Imagine a 24-year-old England returned lawyer on his way to another country. An escape from the disappointment of several professional failures, borne of both inability and an adherence to scruples. But one who believes his English degree entitles him to a first-class berth. Imagine this 24-year-old becoming the talk of the town in a few days of his arrival in SA. For fighting the might of the empire and winning to keep his turban on. And then earning, through patience and a shrewd understanding of his suspicious and doubtful patron, the trust to represent him at a court in another city. What you have is one whose faith in himself, in his specialness, though temporarily beaten, never left him. On the contrary it was now further strengthened. Now imagine his bodily removal for occupying what he was entitled to, followed by a merciless pummelling. Yes, there was humiliation felt within the context of the Image. But the abject helplessness went deeper. Provoking an unnameable terror that rendered me immobile even as it seemed to fuel the large looming man into a greater frenzy. It was the terror of total annihilation in the depths of my being and reflected in the face of the aggressor. I felt myself disintegrate. Return to the terrifying moment of birth. Fragment into a thousand little pieces like a mirror smashed in rage. Held together only by the violence of the Other as each fist pushed me further into the dark bottomless and strangely liberating abyss. But in that moment when I felt the veil descend, drape itself like a shroud, I sensed the warmth of gossamer threads, like the web of a spider, envelop me. Each thread a memory that clung to me, embracing me, holding me to its bosom. There was my mother that gentle sacrificing woman whose reparative love was embedded in my DNA together with the thorny guilt, I carried, of not nursing my father in his dying moments. My father, a redeeming love dripping from his eyes on reading my confession of theft. The love of my brother that sent me to England even as he struggled to make ends meet. The power and strength of my guru’s Lakshman Rekhas that held me together through my stay in that foreign land. And intertwined with these regenerative warps of a conscience formed “in the first year of life through identification with the nurturer” (Carveth, 2013, p. 20) came others. Inextricable wefts of the harsh Superego that represents the “ethical standards of mankind” (Freud, 1989, p. 37) and manifests as a soul numbing self-reproach. Of being denied support from the state for my education. Of being excommunicated by my sanctimonious narrowminded community for traveling abroad. Of being bodily thrown out by an acquaintance from England who sat unforgivingly in his position of power. Of wanting to commit suicide to escape social constraints. Of my cowardice and terror in the face of an overwhelming force.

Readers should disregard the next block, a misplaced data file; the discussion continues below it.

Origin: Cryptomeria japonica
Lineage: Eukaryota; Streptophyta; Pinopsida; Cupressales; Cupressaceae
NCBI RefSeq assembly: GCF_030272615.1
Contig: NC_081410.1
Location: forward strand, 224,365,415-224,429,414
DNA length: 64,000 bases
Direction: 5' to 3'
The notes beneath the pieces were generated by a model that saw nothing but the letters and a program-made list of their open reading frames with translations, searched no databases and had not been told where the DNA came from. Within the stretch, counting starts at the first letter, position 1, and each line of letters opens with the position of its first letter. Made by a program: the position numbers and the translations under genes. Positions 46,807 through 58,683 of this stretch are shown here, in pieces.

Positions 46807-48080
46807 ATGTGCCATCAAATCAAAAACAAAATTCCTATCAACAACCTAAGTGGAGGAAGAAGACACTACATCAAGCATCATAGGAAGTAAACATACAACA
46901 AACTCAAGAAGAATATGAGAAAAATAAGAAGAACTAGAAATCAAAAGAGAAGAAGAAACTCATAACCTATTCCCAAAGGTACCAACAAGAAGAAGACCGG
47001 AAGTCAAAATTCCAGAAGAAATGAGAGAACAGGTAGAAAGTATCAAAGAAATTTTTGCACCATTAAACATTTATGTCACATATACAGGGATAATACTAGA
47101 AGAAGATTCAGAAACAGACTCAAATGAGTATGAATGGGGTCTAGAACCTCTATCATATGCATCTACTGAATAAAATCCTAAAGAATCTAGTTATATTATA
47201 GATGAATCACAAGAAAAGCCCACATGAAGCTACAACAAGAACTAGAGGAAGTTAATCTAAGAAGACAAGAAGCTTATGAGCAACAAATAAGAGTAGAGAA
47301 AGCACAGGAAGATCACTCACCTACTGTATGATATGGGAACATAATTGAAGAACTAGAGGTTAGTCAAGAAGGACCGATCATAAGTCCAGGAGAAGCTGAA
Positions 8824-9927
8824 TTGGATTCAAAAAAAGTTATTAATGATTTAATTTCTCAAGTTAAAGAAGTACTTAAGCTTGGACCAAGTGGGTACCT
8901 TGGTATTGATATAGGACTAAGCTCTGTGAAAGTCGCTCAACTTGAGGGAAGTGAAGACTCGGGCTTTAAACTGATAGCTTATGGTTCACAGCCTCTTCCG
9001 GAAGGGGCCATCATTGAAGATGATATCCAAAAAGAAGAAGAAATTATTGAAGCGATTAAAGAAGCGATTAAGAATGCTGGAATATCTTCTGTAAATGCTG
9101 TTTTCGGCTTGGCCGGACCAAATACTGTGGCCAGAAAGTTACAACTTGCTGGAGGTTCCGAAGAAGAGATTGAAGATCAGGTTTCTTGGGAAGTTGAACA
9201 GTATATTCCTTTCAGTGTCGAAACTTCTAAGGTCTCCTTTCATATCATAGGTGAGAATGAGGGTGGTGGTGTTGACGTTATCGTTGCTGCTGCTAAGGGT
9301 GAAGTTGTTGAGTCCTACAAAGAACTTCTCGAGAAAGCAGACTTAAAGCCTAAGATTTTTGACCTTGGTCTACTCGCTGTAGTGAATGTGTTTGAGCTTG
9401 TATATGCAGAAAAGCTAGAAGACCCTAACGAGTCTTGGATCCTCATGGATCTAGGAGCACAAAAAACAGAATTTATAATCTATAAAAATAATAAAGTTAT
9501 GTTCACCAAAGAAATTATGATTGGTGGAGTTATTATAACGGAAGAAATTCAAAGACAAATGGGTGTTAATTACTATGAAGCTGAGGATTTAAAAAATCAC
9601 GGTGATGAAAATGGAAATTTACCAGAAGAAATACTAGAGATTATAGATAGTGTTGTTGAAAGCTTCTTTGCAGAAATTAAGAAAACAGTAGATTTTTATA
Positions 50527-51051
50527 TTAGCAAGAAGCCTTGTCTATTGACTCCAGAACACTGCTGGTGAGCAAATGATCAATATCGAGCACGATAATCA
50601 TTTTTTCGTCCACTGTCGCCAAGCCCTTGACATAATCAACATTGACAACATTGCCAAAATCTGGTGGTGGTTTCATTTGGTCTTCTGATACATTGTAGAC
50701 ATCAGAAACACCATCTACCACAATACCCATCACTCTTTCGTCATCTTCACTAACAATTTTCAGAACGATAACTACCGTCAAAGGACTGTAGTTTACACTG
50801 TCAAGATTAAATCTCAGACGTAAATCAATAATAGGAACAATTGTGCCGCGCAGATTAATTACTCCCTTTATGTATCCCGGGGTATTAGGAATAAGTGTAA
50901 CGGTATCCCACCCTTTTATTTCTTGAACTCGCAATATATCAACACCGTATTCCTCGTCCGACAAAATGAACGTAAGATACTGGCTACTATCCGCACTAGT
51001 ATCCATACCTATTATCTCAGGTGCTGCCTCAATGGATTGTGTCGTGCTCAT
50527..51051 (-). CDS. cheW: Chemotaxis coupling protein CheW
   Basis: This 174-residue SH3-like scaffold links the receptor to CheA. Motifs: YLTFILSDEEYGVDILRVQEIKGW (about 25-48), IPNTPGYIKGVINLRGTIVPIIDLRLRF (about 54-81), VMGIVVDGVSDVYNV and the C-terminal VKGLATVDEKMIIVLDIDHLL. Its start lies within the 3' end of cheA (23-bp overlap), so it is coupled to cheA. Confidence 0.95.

Floodgates opened releasing this spirit regenerating glue that with infinite patience and compassion pieced together the fragments of my shattered self. Making me almost whole again. Enabling me to muster enough strength to hold on to the bar and look at the aggressor with a defiance laced with curiosity. A defiance that refused to avoid reality, to blind itself to the hatred, aggression and violence that was directed at me, and lived in me. To enable a movement through which “the subject comes into being as a form of attraction toward and defence against a primordial overwhelming experience of what the French call Jouissance: ” (Fink, 1995, p. xii). An intensity of exquisite sensation. Not bound by pleasure and therefore without limits. A temporary transgression of the laws that bind the socially constructed human. Beyond sin and virtue. Beyond desire and loathing. Beyond pleasure and pain. But encompassing both in the same way as a birthing mother does. A moment beyond the castration by language. Shattering the neurotic confines of man’s inflicted morality. Beyond the desire shaped by the Other an on to the path to subjectivization. In which the Other’s desire becomes one’s own. Through which one becomes the master of one’s own destiny. From a victim of fate to “I saw, I heard, I acted” (Fink, 1995, p. xiii). But this ‘I’ is not the individual that capitalism has so neatly carved out for domination. Nor conscious thought. Nor the distortion we call the ego, the Image created in the mirror-stage through the desire of the Other, and the location of our narcissistic fixation. On the contrary the I, the subject is only assumed. A signifier from the outside by the observer to make understanding possible. More appropriately described using the French word “ne, literally ‘not’” (Fink, 1995, p. 39). The subject as ‘Not I’. A fleeting irruption of the Unconscious. From within which emerges a knowledge, an awareness of the cracks in the Mirror. Bringing with it an understanding of repression. To prevent me from knowing the Truth that I had vowed to follow, like Harischandra my ideal, through every ordeal. It was a moment of liberation. I was not the Image. Neither the one the British sought to create nor the one pieced together by my own people. Not as a revelation from some force above. But a recognition. A remembrance. A deconstruction. Of the ego. Of the Image. And with that for the first time I glimpsed the inexpressible Truth. A moment of oneness. Beyond the Symbolic. Beyond the narcissism of the Image. Not as some psychotic breakdown of boundaries to some regressive state as Freud believed, and some analysts still do despite the evidence that neuroscientists have researched extensively. With it came the knowledge that the search for Truth was a subjective endeavour that mandated non-violence because violence splits, divides, fragments. Emanates from a sadistic death wish. From the false idea that we are the Image. A million myriad reflections in the Mirror deluding us into a cohesive whole. A coverup. A shunning of the Truth. That disassociates us from the experience in and of the body, of an engagement with our intrinsic reality. Divorces us from the Real. Manufacturing an alienation and a narcissism. Making this Truth a space from within which to reimagine the myth of Narcissus. Not as an individual obsessed with his Image but as one eager to escape the Echo that is constantly defining him. Eagerly looking for the cracks in the mirror through which to slip away. Towards a collaborative, creative, happier and more satisfied sense of being as discovered in conversations with over two thousand people and through their “brain scans” (Andrew Newberg, 2017, p. 4). All of which tell a story, not of a narcissistic regression but one in aid of the development of subjectivity, “of connectedness and purpose that gives life meaning and fulfilment” (Andrew Newberg, 2017, p. 69) expressed in improved relationships to people and work. An experience that finds an echo in the “significant changes we see in the thalamus” (Andrew Newberg, 2017, p. 62), and a decreased activity in the parietal lobe, the seat of spatial orientation and language processing.